Wednesday's Top Upgrades (and Downgrades)

This series, brought to you by Yahoo! Finance, looks at which upgrades and downgrades make sense, and which ones investors should act on. Today, our headlines scatter to three of the four winds, with one analyst downgrading biotech ViroPharma (NASDAQ: VPHM  ) , another cutting its price target on educator K12 (NYSE: LRN  ) , but a third singing the praises of restaurateur Ruby Tuesday (NYSE: RT  ) . Let's start with the good news first.

Hello, Ruby Tuesday! 
The day dawned bright for shareholders of Ruby Tuesday, as analysts at B. Riley initiated coverage of the stock with a buy rating. As StreetInsider.com confirmed this morning, Riley is predicting the stock, currently at $7 and change, could reach $10 within a year.

Riley believes that sales declines at a restaurateur have "troughed" and are poised to grow as "the economy improves and the new menu/media platforms take hold." The analyst is placing a lot of faith in a "relatively new management team to deliver a consistent guest experience," however. Is it possible that Riley is jumping the gun?

Unprofitable at last report, and slightly free cash flow-negative to boot, Ruby Tuesday currently has no P/E ratio, and sells for nearly 40 times what analysts believe it will earn next year. To me, that hardly sounds like the kind of stock that investors should be rushing to buy. All that said, it bears mentioning that Riley has picked a curious time to recommend buying Ruby Tuesday -- just hours before the company reports earnings. Investors who choose to follow its advice now could find themselves quickly disappointed within just a few hours ... unless, that is, Riley knows something that the rest of us do not. Tune back in after the close to find out.

"Learn" from their mistakes
Turning now to the field of for-profit education, K-to-12 educator K12 shocked its shareholders last night with news that fiscal first-quarter 2014 average student enrollments increased only 5.7% in comparison to first-quarter 2013, which was considerably slower than management had been guiding previously. K12 now expects that full-year revenues will range between $905 million and $925 million, with operating profits ranging from $53 million to $57 million.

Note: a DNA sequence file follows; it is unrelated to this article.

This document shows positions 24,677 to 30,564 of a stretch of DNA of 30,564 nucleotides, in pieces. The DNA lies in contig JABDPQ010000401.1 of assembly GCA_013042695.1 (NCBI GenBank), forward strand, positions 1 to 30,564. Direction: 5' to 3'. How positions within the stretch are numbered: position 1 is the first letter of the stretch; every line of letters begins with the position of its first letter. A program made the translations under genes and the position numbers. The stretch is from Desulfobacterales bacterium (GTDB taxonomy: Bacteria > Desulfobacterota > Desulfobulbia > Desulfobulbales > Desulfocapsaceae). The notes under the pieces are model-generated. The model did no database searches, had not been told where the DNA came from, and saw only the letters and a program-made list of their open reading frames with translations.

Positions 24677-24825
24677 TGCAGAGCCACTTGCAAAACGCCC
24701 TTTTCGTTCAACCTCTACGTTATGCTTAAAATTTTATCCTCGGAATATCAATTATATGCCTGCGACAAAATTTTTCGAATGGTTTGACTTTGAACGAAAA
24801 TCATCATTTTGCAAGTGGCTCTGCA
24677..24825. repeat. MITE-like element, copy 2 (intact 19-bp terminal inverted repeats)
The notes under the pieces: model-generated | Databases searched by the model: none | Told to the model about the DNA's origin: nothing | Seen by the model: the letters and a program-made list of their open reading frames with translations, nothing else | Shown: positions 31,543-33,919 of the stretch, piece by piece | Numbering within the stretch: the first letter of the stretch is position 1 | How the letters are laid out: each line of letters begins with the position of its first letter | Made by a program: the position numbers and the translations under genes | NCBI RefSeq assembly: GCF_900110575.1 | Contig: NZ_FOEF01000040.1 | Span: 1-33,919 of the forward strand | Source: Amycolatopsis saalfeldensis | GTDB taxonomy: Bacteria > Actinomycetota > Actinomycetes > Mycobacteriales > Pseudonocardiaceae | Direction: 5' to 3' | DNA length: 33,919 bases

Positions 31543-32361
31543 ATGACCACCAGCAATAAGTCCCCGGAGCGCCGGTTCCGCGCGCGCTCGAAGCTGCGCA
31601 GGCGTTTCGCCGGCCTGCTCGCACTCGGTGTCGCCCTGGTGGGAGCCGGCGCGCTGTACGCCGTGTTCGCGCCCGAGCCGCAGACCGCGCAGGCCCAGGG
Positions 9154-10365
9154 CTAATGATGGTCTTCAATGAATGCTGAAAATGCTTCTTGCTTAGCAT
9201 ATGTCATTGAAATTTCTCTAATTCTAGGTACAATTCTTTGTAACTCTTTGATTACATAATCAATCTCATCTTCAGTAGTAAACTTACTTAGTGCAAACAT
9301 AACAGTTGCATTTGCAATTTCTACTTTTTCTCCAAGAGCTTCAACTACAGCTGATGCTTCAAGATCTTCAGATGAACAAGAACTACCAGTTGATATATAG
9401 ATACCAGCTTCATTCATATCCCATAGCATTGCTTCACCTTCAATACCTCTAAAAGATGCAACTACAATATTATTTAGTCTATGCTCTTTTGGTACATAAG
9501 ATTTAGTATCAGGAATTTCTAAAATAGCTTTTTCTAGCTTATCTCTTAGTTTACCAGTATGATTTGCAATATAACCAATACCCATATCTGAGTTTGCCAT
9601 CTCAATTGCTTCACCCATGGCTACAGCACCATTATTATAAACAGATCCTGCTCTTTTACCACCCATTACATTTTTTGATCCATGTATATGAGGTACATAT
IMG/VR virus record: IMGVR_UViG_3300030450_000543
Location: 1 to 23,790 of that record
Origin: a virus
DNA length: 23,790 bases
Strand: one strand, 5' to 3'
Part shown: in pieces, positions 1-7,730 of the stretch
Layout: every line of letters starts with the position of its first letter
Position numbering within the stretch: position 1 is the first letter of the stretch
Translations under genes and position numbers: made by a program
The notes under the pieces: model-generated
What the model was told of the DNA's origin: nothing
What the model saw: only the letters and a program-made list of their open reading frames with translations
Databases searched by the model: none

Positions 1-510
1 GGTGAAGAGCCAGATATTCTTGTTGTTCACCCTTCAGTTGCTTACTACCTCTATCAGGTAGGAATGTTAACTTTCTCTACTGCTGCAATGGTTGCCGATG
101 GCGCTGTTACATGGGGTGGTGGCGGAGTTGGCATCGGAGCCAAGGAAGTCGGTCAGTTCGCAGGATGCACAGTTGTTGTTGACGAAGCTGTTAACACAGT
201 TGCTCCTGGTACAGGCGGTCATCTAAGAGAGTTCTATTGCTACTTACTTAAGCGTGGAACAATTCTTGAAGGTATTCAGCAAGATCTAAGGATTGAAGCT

This news sparked a series of analyst downgrades this morning, as each of BMO Capital, R.W. Baird, and Merrill Lynch lowered their ratings to various flavors of "neutral." Cutting its price target nearly in half, to $22, BMO in particular noted that without any "near-term catalysts" visible, it's beginning to fear that the "short-seller thesis about slowing enrollment growth may be only beginning to play out" -- and things could get worse before they get any better at K12.

I fear they're right.

Priced at more than 23 times earnings even after this morning's sell-off, K12 shares depend greatly on the company's ability to achieve analyst targets of 23% annualized earnings growth to justify their valuation. Now that the company's ability to hit these targets has been called into question -- and called into question by the company itself -- the valuation really is starting to look problematic.

ViroPharma is looking sicker
Shares of biotech ViroPharma have been on a wild ride lately. Reports that larger pharmaceutical companies Sanofi and Shire may be interested in buying the company sent ViroPharma stock soaring 30% last month. Now, however, analysts at Mizuho Securities say it's "unclear" whether that buyout will ever happen -- and warn that the shares may be overvalued if it doesn't.

They're right to worry.

Even with ViroPharma pegged for a healthy 27% long-term earnings growth rate, the shares look expensive with no trailing P/E to speak of, and a forward P/E of more than 50. Free cash flow at the company, formerly one of ViroPharma's great advantages, has been declining for years, and now sits firmly in the red -- $24.5 million in FCF burnt over the past year.

While it's entirely possible that Sanofi or Shire will eventually ride to the rescue of ViroPharma investors, there's still a big risk of being stuck with an overvalued stock if they don't. I believe Mizuho is correct in advising caution, and downgrading shares to neutral. The only question in my mind is whether the analyst should have gone one extra step and told investors to sell.

Fool contributor Rich Smith has no position in any stocks mentioned. The Motley Fool recommends K12. 


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